Redesigning Achilles: 'Recycling' the Epic Cycle in the 'Little Iliad' (Ovid, Metamorphoses 12.1-13.622)

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Walter de Gruyter, Jan 1, 2007 - Literary Criticism - 316 pages
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The book is a detailed study on the structure and the topics of Ovid’s compedium of the Trojan Saga in Metamorphoses 12.1-13.622, the section also referred to as the “Little Iliad”. It explores the motives and the objectives behind the selected narrative moments from the Epic Cycle that found their way into the Ovidian version of the Trojan War. By thoroughly mastering and inspiringly refashioning a vast amount of literary material, Ovid generates a systematic reconstruction of the archetypal hero, Achilles. Thus, he projects himself as a worthy successor of Homer in the epic tradition, a master epicist, and a par to his great Latin predecessor, Vergil.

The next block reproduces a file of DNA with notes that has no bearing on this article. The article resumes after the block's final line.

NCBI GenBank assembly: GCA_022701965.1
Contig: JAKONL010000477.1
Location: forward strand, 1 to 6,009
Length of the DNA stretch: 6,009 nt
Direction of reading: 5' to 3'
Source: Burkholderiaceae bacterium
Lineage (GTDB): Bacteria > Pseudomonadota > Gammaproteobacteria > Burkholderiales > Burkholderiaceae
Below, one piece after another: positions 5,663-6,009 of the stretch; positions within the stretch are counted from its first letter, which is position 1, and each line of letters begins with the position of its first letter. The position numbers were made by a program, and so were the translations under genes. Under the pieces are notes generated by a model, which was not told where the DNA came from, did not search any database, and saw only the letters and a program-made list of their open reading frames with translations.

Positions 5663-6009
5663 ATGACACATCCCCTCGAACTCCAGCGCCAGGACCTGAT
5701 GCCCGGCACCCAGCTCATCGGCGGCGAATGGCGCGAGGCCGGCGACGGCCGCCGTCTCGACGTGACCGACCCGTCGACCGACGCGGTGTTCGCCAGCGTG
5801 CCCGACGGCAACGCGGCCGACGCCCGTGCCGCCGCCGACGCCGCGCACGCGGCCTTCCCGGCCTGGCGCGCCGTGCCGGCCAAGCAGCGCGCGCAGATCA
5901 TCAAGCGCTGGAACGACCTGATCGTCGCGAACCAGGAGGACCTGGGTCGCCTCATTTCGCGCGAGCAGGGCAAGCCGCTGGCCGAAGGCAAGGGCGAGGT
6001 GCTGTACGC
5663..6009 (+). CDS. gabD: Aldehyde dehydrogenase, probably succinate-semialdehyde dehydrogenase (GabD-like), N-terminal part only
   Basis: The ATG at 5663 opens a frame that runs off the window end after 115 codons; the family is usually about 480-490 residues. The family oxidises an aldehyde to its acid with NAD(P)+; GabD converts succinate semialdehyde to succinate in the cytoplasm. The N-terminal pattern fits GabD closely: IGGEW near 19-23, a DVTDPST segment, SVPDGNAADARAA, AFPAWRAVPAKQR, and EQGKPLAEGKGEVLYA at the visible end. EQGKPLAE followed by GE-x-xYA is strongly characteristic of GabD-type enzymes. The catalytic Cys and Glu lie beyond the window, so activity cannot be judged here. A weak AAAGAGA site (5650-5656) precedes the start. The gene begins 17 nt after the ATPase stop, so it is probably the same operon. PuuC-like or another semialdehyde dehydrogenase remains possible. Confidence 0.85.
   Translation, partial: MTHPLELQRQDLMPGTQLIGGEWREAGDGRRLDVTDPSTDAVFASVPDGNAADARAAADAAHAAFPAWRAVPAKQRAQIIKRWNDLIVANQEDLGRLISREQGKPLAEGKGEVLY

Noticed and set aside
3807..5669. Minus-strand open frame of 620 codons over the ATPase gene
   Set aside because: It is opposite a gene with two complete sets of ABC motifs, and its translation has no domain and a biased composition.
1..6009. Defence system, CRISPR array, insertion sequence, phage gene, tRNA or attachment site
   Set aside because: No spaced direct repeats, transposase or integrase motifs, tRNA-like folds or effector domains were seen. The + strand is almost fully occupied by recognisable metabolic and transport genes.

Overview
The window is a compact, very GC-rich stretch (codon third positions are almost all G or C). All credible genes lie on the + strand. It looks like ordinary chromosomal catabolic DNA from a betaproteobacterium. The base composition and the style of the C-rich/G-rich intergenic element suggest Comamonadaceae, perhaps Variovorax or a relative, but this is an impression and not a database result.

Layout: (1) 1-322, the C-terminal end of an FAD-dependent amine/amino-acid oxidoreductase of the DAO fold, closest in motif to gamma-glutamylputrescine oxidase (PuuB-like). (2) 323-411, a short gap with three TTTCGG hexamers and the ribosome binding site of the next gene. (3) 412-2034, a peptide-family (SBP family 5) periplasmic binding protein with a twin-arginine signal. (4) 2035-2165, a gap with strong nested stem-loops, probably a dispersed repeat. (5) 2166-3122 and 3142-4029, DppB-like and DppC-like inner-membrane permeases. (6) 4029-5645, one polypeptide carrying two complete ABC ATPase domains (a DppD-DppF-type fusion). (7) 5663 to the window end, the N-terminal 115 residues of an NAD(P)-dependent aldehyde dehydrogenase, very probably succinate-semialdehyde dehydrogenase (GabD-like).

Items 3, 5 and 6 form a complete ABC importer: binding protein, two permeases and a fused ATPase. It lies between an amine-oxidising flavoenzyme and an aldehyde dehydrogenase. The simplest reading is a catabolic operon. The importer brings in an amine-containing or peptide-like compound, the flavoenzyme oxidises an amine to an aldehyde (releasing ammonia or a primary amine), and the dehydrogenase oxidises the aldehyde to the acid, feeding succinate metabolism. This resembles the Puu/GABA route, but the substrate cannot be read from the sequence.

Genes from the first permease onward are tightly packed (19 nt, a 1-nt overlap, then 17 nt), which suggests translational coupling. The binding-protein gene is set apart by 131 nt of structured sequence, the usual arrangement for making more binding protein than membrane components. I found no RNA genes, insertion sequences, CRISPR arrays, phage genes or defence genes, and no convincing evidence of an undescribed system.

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Contents

Introduction
1
Chapter One Designing Epic Beginnings
25
Introducing Achilles Met 1264145
49
Deconstructing Achilles
87
Killing Achilles
125
ReConstructing Achilles
153
Performing the Poetics of Genre and GenderCrossing in the Fall of Troy Met 13399575
207
Impersonating Achilles
253
Backmatter
285
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About the author (2007)

Sophia Papaioannou, The National and Capodistrian University of Athens, Greece.

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